Sub-Sahara Africa is the poorest region in the world and was ravished by the outbreak of the HIV/AIDS virus. The only continent to have become poorer over the last three decades, Africa suffers from mass unemployment. 64% of Zambia’s 12 million population earn less than the equivalent of one US dollar a day – which in turn causes a whole series out various problems relating to social development. However, there is one company is that is determined to offer its workers well above minimum wage in good working conditions. Alive and Kicking is a football (and netball and volleyball) production company, offering disabled and HIV/AIDS infected workers the chance of decent income and an escape from their desperate situations.
I came to find out about Alive and Kicking through the two Sport NGOs I’m working with out in Zambia. EduSport and Sport In Action both purchase their footballs from Alive and Kicking. Our equipment cupboard at the house is packed to the rafters with their products. Each ball proudly displays their logo, a warning of the dangers of malaria and their real signature, the writing ‘Against child labour’ around the ball’s air supply.
A massive fan of their ideals and interested to find out more, I managed to organise a meet with their Managing Director, Chad. True to most communication in the 21st century Chad and I originally conserved through SMS, therefore, I was caught offguard when we eventfully met in person. Chad is a American, and white – an important factor. I must admit, my first reaction was that of cyncialism. I was wary that perhaps everything I had heard of Alive and Kicking had been created for intentional marketing purposes. I guess that’s just a product of living in a Western society.
However, it didn’t take me long to realise I had been massively wrong. Almost immediately after we had passed our introductions, Chad offered me a cup of tea (after I told him I was English). One thing that struck me straight away about him was how passoniate he was about his job and how thoroughly he believed in it. Although he had only been in his role since September of 09, you’d think the way he spoke about the company, it was his own.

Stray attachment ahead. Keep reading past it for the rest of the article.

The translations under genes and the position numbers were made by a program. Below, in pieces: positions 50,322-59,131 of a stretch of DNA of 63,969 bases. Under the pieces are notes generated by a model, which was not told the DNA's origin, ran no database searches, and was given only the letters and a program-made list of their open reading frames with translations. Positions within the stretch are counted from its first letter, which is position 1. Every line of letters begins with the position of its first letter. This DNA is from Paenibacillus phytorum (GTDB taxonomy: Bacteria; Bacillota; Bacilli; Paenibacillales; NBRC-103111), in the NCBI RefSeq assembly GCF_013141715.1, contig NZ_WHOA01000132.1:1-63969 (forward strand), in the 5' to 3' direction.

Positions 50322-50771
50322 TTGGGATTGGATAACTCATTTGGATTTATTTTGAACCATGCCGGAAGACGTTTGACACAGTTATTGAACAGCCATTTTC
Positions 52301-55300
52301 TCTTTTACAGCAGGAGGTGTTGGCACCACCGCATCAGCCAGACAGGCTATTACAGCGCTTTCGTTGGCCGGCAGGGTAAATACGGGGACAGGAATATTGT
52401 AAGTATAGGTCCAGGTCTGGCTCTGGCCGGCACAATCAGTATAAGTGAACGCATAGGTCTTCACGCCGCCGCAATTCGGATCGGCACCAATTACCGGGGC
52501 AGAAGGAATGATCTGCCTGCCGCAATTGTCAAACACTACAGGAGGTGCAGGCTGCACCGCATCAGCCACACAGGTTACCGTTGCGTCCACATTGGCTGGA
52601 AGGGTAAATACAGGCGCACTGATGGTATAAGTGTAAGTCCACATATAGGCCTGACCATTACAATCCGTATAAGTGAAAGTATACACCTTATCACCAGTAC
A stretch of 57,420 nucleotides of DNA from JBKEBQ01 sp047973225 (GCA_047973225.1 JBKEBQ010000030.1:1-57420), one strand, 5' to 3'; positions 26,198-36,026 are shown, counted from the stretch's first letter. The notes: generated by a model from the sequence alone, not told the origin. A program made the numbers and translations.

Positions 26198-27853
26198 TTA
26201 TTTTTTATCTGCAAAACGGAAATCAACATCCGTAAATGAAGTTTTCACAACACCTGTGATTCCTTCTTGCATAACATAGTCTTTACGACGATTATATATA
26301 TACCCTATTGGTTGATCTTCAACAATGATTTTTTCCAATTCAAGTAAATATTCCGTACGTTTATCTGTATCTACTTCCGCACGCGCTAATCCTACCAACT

We spoke for a while, about Alive and Kicking, and also about the IDEALS project I was proud to be apart of. He was genuine and although he stated how manic his past week had been, he had made plenty of time for our meet. I was given a tour of the stitching rooms, which were spacious. I was told of the process of making a ball and shortly learnt of the skill required to be able to stitch.
Each stitcher has the aim of making 3 balls a day – which doesn’t sound a lot, but Alive and Kicking balls are of the highest standard. Even in the terrains of the compounds the IDEALS students operate, the Alive and Kicking balls are hard wearing and do not fall apart – something more famous production company’s products could be accused of.
I sat with Chris, one of the stitchers (pictured below). He told me about his average day at the stitching centre, located at ZamLeather, Zambia’s biggest producer of leather.
All of the stitchers seemed to enjoy their job and enjoyed a good standard of living, all of which is of course relevant to the country in which they live.
It was a pleasant environment to be around and seemed nice enough to be working in. There was a good atmosphere and additional activities were encouraged by the management. The workers were very enthusiastic about their work football team, playing every Saturday morning in a league.
Chad treated me to lunch – nshima, chicken, tomatoes and cabbage. I can quite comfortably say I’ll miss Zambian food so much when I return back to Britain.
After lunch, we returned to our conversation about the organisation – I call it an organisation because it stretches well beyond the definition of a business – offering a decent standard of living for those that would ultimately struggle otherwise.
There are reasons to remain optismistic – since their company’s birth, they’ve created over 130 jobs for Africans. Despite their American managing director, they stay true to their roots boosting of the fact their products are: made by Africans, in Africa for Africans on their company t-shirts. Through their work, they’ve targeted over 25,000 children with the intention of educating them about the dangers of HIV/AIDS. They’ve distributed 250,000 footballs, netballs and volleyballs all together. After today, they will have distributed 250,001. You can order personalised footballs or organisations such as EduSport and Sport In Action can have a specific design for their required desires.
Friend of EduSport, a UK charity supporting the work of EduSport last week created a formal partnership with Alive and Kicking. Supporting their work and ordering ten footballs for their Go! Sisters world series to be held next year, Friend of EduSport are more than happy to give Alive and Kicking business.
Made in Africa, by Africa, for Africa – Alive and Kicking.